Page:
JazzTimes 10: All-Time Great Jazz Quartets

From Goodman to Shorter, some of the best jazz has carried the sign of four

There’s something special about a quartet. Not that anything’s wrong with other group configurations, but the balance that can be achieved between four musicians—as between four seasons and four elements—often yields unique rewards that feel both surprising and deeply right. That’s why we’re inaugurating our new weekly list series, The JazzTimes 10, with a look at 10 all-time great jazz quartets. We’re not ranking them or saying that these are the absolute best, but we are saying that they’re all crucial to the history of jazz. If you aren’t as familiar with some of them as you’d like to be, you know what to do.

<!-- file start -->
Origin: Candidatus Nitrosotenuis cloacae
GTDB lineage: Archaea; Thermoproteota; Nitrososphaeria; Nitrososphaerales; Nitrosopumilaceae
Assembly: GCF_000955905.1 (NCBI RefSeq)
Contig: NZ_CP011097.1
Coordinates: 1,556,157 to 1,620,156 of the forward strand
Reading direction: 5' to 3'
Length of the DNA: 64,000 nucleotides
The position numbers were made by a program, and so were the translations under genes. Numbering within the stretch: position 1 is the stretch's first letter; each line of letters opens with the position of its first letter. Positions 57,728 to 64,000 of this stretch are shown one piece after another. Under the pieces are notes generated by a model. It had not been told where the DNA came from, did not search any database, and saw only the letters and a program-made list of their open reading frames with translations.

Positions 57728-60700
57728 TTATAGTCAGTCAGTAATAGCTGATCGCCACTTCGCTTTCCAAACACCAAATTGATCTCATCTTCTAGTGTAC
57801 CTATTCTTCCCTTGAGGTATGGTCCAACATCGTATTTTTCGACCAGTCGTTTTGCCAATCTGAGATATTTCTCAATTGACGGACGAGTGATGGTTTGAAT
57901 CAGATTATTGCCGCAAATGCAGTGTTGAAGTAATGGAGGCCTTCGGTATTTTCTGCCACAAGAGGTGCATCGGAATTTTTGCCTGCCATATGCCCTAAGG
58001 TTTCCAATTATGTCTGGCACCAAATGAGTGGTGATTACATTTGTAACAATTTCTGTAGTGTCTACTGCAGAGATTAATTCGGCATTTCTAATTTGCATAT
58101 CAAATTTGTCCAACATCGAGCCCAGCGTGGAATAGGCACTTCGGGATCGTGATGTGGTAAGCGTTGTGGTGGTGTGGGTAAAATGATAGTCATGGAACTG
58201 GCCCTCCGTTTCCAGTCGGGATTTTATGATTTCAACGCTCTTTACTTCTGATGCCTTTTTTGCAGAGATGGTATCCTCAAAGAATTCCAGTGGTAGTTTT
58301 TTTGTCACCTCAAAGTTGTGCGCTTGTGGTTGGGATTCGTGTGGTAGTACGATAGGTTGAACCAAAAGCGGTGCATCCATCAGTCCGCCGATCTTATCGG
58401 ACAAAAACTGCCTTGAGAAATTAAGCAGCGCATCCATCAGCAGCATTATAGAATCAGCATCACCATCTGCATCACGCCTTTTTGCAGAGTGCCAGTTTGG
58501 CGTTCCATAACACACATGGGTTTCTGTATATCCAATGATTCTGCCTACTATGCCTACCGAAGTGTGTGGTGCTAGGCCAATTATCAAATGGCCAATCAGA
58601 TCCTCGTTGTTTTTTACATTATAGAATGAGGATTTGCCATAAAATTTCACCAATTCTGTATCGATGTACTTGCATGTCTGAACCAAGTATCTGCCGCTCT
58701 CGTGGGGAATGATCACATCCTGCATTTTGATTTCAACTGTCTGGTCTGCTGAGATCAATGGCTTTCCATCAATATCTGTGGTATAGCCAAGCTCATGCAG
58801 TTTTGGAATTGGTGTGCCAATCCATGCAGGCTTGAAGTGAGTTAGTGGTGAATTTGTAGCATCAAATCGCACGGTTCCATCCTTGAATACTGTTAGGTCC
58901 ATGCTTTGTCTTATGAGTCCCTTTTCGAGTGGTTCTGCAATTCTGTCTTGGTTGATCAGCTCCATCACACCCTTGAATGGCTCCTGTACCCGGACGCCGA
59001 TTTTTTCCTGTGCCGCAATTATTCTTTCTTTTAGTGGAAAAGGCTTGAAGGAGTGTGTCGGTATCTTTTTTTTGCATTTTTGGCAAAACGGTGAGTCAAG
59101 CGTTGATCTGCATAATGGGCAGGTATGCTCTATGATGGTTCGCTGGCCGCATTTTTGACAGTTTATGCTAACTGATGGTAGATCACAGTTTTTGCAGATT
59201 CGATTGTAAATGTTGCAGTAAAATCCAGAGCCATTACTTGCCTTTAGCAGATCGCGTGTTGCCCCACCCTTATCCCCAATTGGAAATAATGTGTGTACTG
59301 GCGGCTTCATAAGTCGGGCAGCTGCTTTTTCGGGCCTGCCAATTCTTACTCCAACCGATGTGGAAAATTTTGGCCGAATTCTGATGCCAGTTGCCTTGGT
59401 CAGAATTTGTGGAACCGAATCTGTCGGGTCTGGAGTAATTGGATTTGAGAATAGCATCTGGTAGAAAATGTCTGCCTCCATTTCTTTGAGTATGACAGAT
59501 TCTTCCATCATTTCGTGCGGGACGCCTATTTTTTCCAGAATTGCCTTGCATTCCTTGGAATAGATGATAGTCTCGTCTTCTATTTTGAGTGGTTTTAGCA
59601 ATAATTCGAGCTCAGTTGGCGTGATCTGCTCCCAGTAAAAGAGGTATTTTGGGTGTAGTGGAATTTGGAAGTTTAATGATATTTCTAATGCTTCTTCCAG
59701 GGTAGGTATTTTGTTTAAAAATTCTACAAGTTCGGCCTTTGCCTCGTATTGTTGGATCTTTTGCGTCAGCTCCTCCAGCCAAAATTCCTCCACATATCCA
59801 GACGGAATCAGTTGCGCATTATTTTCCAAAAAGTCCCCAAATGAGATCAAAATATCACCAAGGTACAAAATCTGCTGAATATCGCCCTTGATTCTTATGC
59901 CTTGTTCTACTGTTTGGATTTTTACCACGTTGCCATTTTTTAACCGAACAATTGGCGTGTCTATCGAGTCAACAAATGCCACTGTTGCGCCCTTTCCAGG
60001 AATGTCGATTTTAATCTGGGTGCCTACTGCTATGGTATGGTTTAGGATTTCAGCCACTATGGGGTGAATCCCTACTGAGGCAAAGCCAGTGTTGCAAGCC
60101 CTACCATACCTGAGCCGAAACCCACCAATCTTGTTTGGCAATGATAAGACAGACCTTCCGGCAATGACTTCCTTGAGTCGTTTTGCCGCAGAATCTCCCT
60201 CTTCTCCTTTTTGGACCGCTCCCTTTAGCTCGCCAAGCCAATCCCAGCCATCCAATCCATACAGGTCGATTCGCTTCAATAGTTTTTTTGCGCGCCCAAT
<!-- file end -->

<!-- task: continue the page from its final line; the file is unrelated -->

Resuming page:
Benny Goodman Quartet

To team two white musicians (Goodman and Gene Krupa) with two black ones (Teddy Wilson and Lionel Hampton) was, sadly, a bold move in Depression-era America. But the Goodman quartet of 1936-37 isn’t just remembered for its racial makeup; it was, above all, a dazzling showcase for four absolute virtuosos, as the red-hot tracks on After You’ve Gone: Benny Goodman Trio & Quartet Sessions, Vol. 1 (Bluebird/RCA) make clear.

Preview, buy or download the album on Amazon!

Mac Randall

Mac Randall

Mac Randall has been the editor of JazzTimes since May 2018. Prior to that, he wrote regularly for the magazine. He has written about numerous genres of music for a wide variety of publications over the past 30 years, including Rolling Stone, The New York Times, Vanity Fair, The New York Observer, Mojo, and Guitar Aficionado, and he has worked on the editorial staffs of Musician, LAUNCH (now Yahoo! Music), Guitar One, Teaching Music, Music Alive!, and In Tune Monthly. He is the author of two books, Exit Music: The Radiohead Story and 101 Great Playlists. He lives in New York City.